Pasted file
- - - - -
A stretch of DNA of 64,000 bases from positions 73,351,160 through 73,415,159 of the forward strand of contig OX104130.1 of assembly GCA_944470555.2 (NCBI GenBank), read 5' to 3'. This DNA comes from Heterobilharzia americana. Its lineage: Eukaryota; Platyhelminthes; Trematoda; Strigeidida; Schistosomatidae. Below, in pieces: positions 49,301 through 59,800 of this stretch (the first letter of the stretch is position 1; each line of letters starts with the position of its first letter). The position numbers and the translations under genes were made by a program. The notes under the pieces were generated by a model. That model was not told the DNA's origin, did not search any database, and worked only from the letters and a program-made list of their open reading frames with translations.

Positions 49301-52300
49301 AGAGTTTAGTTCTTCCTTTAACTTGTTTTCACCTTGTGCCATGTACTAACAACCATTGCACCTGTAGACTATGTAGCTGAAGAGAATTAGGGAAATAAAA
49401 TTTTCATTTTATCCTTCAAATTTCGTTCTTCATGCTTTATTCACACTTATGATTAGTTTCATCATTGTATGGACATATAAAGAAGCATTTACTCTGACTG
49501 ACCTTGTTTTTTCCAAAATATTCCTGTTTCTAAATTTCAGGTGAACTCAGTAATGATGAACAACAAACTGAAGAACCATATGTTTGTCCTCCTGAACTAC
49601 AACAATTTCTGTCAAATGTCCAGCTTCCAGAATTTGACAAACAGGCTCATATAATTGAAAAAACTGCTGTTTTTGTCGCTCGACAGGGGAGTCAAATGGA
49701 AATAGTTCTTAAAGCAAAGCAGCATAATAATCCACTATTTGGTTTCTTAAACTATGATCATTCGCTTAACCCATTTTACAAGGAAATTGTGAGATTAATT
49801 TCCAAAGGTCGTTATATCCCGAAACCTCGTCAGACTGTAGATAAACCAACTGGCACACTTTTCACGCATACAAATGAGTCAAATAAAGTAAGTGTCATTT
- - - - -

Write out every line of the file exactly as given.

A stretch of DNA of 64,000 bases from positions 73,351,160 through 73,415,159 of the forward strand of contig OX104130.1 of assembly GCA_944470555.2 (NCBI GenBank), read 5' to 3'. This DNA comes from Heterobilharzia americana. Its lineage: Eukaryota; Platyhelminthes; Trematoda; Strigeidida; Schistosomatidae. Below, in pieces: positions 49,301 through 59,800 of this stretch (the first letter of the stretch is position 1; each line of letters starts with the position of its first letter). The position numbers and the translations under genes were made by a program. The notes under the pieces were generated by a model. That model was not told the DNA's origin, did not search any database, and worked only from the letters and a program-made list of their open reading frames with translations.

Positions 49301-52300
49301 AGAGTTTAGTTCTTCCTTTAACTTGTTTTCACCTTGTGCCATGTACTAACAACCATTGCACCTGTAGACTATGTAGCTGAAGAGAATTAGGGAAATAAAA
49401 TTTTCATTTTATCCTTCAAATTTCGTTCTTCATGCTTTATTCACACTTATGATTAGTTTCATCATTGTATGGACATATAAAGAAGCATTTACTCTGACTG
49501 ACCTTGTTTTTTCCAAAATATTCCTGTTTCTAAATTTCAGGTGAACTCAGTAATGATGAACAACAAACTGAAGAACCATATGTTTGTCCTCCTGAACTAC
49601 AACAATTTCTGTCAAATGTCCAGCTTCCAGAATTTGACAAACAGGCTCATATAATTGAAAAAACTGCTGTTTTTGTCGCTCGACAGGGGAGTCAAATGGA
49701 AATAGTTCTTAAAGCAAAGCAGCATAATAATCCACTATTTGGTTTCTTAAACTATGATCATTCGCTTAACCCATTTTACAAGGAAATTGTGAGATTAATT
49801 TCCAAAGGTCGTTATATCCCGAAACCTCGTCAGACTGTAGATAAACCAACTGGCACACTTTTCACGCATACAAATGAGTCAAATAAAGTAAGTGTCATTT